2. Wash, stem, and crush strawberries, one layer at a time, in a saucepan.
  3. Place both fruits in a jelly bag or double layer of cheesecloth and gently squeeze out juice.
  4. Combine and mix 3½ cups of juice and sugar.
  5. Add butter if desired.
  6. Bring to a boil over high heat, stirring constantly.
  7. Immediately stir in pectin.
  8. Bring to a full, rolling boil and boil hard for 1 minute, stirring constantly.
  9. Remove from heat, quickly skim off foam, and fill into sterile half-pint jars, leaving ¼ inch of headspace.
  10. Adjust lids and process the jars as given in Table 1.

Uncooked Jam or Jelly with Pectin

Uncooked jams and jellies are easy to prepare and have a fresh fruit taste. They can be made from most fresh or frozen fruits or fruit juices. They must be stored in the refrigerator or freezer. Follow pectin directions for when to refrigerate or freeze. Some are refrigerated immediately, while others must not be refrigerated or frozen until the gel is set, which could take up to 24 hours. After the gel has formed, they can be kept up to 3 weeks in a refrigerator or up to a year in a freezer. Freezer storage is best for maintaining natural color as well as flavor. Room temperature is not recommended because uncooked jellied products will mold or ferment in a short time.

Uncooked Berry Jelly

  • 3 cups unsweetened berry juice, fresh or frozen (strawberry, raspberry, or blackberry)
  • 4½ cups sugar
  • 1 box (1¾ oz) powdered pectin
  • ½ cup water

Yields approx. 6 half-pint jars

Procedure:

  1. Add sugar to 1¼ cups of berry juice.
  2. Stir thoroughly.
  3. Add the pectin slowly to the water.
  4. Heat almost to boiling, stirring constantly.
  5. Pour the pectin mixture into the remaining 1¾ cups of berry juice.
  6. Stir until pectin is completely dissolved.
  7. Let the pectin mixture stand for 15 minutes.
  8. Stir occasionally.
  9. Mix the juice mixture with the pectin mixture.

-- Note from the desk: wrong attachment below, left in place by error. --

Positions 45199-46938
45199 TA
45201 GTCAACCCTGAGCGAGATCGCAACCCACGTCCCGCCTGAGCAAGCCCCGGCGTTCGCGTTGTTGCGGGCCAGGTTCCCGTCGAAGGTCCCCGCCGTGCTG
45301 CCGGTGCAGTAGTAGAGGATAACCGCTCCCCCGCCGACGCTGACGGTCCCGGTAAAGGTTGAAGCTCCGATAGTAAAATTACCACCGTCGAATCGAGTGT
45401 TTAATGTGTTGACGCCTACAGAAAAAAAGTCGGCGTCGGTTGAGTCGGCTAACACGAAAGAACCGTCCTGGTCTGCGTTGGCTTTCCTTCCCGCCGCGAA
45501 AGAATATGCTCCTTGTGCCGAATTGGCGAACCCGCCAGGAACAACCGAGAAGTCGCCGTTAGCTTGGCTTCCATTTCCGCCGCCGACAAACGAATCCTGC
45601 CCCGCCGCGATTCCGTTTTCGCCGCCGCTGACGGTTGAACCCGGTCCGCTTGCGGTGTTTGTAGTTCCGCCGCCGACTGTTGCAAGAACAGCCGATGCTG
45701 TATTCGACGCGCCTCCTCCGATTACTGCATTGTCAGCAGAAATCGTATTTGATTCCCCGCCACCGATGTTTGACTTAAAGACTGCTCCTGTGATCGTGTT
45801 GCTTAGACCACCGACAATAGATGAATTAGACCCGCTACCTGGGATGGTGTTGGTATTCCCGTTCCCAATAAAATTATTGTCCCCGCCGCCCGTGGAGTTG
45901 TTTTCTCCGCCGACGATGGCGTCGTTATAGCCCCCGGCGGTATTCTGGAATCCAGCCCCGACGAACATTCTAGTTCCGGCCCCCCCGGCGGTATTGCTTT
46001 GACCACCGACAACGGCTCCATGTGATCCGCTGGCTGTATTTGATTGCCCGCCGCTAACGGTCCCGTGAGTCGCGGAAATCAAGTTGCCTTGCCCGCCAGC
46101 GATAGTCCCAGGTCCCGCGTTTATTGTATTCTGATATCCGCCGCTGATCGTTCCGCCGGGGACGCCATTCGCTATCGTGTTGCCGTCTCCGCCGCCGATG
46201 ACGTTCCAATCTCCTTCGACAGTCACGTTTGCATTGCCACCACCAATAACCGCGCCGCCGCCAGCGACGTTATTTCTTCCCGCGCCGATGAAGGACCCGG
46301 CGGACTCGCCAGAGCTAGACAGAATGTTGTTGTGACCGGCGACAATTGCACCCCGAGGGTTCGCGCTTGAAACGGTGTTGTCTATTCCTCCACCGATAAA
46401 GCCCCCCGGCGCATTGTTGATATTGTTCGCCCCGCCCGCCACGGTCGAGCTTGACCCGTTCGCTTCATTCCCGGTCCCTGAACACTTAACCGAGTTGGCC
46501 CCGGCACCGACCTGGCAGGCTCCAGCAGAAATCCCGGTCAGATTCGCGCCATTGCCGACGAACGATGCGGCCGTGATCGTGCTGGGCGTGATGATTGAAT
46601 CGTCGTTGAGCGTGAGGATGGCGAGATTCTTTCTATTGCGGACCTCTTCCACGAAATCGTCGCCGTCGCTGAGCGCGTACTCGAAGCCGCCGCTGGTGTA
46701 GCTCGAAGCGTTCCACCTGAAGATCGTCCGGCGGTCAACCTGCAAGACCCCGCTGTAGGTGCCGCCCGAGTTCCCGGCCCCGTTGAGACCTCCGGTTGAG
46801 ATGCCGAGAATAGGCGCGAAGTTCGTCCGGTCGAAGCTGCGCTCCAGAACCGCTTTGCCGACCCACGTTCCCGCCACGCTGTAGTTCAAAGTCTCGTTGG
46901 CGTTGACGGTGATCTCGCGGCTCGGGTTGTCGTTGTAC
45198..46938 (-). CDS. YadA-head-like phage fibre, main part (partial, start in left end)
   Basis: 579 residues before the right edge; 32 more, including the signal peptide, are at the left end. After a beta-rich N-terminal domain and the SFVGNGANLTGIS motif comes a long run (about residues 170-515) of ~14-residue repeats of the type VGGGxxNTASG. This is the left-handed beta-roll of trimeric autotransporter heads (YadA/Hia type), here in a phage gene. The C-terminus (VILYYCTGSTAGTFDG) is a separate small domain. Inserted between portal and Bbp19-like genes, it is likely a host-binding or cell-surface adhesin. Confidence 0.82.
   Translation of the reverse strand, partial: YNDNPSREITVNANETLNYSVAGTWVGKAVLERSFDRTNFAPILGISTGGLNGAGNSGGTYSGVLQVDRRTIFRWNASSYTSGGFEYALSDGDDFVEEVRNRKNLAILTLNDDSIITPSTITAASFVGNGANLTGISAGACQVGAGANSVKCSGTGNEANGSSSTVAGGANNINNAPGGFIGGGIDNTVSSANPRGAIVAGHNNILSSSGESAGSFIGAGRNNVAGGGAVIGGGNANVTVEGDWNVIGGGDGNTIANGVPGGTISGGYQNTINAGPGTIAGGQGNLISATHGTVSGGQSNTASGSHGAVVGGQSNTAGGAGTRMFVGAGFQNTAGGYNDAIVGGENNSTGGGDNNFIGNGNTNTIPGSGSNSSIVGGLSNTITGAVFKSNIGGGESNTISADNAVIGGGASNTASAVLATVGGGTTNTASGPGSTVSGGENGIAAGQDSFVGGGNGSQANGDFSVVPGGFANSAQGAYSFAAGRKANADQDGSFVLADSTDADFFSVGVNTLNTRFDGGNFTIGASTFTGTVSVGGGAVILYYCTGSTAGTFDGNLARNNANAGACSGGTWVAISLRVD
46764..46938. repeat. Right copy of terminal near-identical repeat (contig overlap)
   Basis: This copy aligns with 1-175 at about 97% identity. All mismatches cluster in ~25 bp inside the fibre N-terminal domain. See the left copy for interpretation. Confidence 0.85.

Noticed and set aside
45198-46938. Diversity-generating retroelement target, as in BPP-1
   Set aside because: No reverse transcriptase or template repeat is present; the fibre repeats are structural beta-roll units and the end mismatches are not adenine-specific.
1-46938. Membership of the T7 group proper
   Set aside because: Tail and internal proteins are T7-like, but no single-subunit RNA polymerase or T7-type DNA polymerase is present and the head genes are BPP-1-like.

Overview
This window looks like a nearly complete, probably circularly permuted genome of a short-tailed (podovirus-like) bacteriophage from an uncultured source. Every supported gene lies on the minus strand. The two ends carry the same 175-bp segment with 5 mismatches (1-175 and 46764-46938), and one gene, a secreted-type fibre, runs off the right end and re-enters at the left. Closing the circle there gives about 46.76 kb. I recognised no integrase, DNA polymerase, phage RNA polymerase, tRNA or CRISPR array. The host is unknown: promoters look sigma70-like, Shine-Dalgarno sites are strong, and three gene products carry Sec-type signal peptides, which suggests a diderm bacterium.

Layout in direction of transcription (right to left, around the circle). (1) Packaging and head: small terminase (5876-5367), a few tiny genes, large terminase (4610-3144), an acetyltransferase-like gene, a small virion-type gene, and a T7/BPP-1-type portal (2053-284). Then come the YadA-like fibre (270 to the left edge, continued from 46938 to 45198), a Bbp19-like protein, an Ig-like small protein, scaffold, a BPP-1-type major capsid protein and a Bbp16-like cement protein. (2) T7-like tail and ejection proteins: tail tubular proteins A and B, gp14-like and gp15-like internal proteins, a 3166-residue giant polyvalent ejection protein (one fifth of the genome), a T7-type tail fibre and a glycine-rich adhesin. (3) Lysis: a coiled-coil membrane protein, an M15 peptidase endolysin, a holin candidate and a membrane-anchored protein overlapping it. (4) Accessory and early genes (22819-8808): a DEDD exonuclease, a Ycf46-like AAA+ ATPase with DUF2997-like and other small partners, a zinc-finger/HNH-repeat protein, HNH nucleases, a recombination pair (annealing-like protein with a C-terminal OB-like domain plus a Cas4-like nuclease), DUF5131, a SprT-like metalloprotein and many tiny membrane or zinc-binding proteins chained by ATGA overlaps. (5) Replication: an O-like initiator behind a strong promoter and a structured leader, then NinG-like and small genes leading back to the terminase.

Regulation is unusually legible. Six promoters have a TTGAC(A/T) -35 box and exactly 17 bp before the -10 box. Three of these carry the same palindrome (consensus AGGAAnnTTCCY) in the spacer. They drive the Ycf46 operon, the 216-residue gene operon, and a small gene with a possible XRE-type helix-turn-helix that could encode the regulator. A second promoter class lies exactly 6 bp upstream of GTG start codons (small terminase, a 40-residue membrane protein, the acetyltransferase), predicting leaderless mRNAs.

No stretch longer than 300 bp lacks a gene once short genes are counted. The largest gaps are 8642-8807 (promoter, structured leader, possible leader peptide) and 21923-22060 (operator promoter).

10. Stir until all sugar is dissolved.
  11. Pour into freezer containers or canning jars, leaving ½ inch of headspace. Cover with a tight lid.
  12. Let stand at room temperature until set (up to 24 hours). Store in refrigerator or freezer.

Uncooked Blackberry or Raspberry Jam from Fresh Fruit

  • 3 cups crushed blackberries or raspberries (about 1½ quarts)
  • 5½ cups sugar
  • 1 box (1¾ oz.) powdered pectin
  • ¾ cup water

Yields approx. 7 half-pint jars

Procedure:

  1. If blackberries are very seedy, put part of them through the sieve or a food mill.
  2. Measure 3 cups of prepared berries.
  3. Place in an extra-large mixing bowl.
  4. Add sugar, mix well, and let stand for 10 minutes, stirring occasionally.
  5. Dissolve the powdered pectin in the water, bring to a boil, and boil for 1 minute.
  6. Add pectin to berries and sugar and stir for 3 minutes.
  7. Pour the jam into freezer containers or canning jars, leaving ½ inch of headspace.
  8. Cover the container.
  9. Let stand at room temperature until set (up to 24 hours). Freeze or refrigerate.

Recipes with Reduced Amounts of Sugar

Several jellying agents cause jams and jelly to thicken. Several pectin products are available that require low to no sugar or may be used with artificial sweeteners. Read labels carefully. The texture of these products may be different than that of products made with sugar. Some weeping may occur. The following recipes use reduced amounts of sugar.

Grape Jelly with Glelatin

  • 2 Tbsp unflavored gelatin powder
  • 1 bottle (24 oz) unsweetened grape juice